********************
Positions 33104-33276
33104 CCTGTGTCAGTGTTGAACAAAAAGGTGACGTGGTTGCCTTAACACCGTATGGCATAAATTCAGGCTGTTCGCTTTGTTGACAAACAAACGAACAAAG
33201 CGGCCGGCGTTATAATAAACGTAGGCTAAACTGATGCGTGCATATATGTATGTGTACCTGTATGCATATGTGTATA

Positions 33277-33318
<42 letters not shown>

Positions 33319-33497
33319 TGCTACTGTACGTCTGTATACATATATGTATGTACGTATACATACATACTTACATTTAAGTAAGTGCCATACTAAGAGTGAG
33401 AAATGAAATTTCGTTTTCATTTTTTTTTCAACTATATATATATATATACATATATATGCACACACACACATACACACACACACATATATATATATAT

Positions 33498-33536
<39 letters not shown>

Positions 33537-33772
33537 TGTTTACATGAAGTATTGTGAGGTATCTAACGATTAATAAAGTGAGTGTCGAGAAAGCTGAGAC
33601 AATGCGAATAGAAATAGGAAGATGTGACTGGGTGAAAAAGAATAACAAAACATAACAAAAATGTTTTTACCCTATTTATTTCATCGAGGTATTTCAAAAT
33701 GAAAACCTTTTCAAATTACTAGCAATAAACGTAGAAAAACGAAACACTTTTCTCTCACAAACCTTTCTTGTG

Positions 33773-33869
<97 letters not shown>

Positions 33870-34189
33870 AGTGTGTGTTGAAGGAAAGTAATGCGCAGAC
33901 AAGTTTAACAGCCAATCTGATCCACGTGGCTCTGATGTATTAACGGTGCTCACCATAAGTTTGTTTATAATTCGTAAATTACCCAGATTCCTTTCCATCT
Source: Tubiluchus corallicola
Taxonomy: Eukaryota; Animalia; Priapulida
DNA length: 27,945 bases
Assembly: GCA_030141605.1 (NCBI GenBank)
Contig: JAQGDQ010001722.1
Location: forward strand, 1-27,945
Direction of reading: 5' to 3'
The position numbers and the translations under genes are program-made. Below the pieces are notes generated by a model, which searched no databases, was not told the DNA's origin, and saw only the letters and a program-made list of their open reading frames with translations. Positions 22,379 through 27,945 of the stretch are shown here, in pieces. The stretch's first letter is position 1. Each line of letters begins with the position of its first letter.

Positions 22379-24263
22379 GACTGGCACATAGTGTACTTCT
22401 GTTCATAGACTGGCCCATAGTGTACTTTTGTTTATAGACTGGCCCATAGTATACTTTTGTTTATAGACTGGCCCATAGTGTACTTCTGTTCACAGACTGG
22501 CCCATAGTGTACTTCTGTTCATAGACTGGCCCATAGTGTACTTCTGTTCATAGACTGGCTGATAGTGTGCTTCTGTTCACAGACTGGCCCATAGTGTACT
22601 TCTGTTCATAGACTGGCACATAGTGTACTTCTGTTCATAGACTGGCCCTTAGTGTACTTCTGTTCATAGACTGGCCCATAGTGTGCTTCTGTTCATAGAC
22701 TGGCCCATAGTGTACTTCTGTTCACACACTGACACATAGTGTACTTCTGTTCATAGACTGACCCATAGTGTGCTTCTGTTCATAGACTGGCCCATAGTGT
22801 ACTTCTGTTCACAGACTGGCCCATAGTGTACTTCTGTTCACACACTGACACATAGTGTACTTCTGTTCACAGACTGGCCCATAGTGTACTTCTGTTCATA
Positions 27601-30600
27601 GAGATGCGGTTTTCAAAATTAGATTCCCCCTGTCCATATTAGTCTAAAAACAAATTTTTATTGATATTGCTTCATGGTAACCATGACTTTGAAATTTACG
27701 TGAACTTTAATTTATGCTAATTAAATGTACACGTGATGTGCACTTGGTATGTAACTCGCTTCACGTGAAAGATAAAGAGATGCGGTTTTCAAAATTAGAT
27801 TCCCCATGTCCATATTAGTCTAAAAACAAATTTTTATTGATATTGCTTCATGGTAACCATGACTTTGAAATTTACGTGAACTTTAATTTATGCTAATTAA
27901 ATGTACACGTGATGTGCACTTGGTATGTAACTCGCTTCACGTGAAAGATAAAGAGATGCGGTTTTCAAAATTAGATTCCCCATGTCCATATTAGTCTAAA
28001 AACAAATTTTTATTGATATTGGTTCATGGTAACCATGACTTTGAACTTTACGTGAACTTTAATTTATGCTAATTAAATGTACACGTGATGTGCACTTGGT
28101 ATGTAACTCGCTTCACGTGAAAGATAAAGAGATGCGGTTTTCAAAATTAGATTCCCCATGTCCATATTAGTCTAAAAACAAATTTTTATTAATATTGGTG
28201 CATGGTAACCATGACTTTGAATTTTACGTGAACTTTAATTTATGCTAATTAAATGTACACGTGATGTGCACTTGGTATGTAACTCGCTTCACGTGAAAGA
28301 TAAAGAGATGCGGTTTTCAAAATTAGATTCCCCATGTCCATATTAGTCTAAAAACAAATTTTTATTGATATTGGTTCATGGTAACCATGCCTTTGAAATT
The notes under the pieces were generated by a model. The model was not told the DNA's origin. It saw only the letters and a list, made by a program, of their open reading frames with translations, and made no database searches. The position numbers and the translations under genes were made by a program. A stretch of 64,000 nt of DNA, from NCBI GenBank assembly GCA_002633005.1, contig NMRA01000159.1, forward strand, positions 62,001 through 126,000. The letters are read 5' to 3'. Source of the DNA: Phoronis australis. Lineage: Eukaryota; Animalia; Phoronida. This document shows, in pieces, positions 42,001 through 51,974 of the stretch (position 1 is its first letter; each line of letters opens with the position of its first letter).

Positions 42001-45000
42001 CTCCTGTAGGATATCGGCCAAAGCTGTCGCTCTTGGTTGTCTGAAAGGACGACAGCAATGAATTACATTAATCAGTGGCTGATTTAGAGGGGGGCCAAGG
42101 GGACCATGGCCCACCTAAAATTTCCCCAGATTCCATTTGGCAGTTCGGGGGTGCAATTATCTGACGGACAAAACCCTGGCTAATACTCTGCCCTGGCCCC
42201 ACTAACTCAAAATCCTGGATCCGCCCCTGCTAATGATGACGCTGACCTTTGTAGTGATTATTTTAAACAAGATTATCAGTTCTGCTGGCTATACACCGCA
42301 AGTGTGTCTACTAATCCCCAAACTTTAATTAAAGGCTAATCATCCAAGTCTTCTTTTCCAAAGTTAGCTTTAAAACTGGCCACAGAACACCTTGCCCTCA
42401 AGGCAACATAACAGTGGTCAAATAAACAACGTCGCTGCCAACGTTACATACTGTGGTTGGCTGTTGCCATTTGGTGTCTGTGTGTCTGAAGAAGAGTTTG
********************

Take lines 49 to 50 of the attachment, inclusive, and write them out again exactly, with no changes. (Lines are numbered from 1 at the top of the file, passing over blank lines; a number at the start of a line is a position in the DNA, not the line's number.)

42301 AGTGTGTCTACTAATCCCCAAACTTTAATTAAAGGCTAATCATCCAAGTCTTCTTTTCCAAAGTTAGCTTTAAAACTGGCCACAGAACACCTTGCCCTCA
42401 AGGCAACATAACAGTGGTCAAATAAACAACGTCGCTGCCAACGTTACATACTGTGGTTGGCTGTTGCCATTTGGTGTCTGTGTGTCTGAAGAAGAGTTTG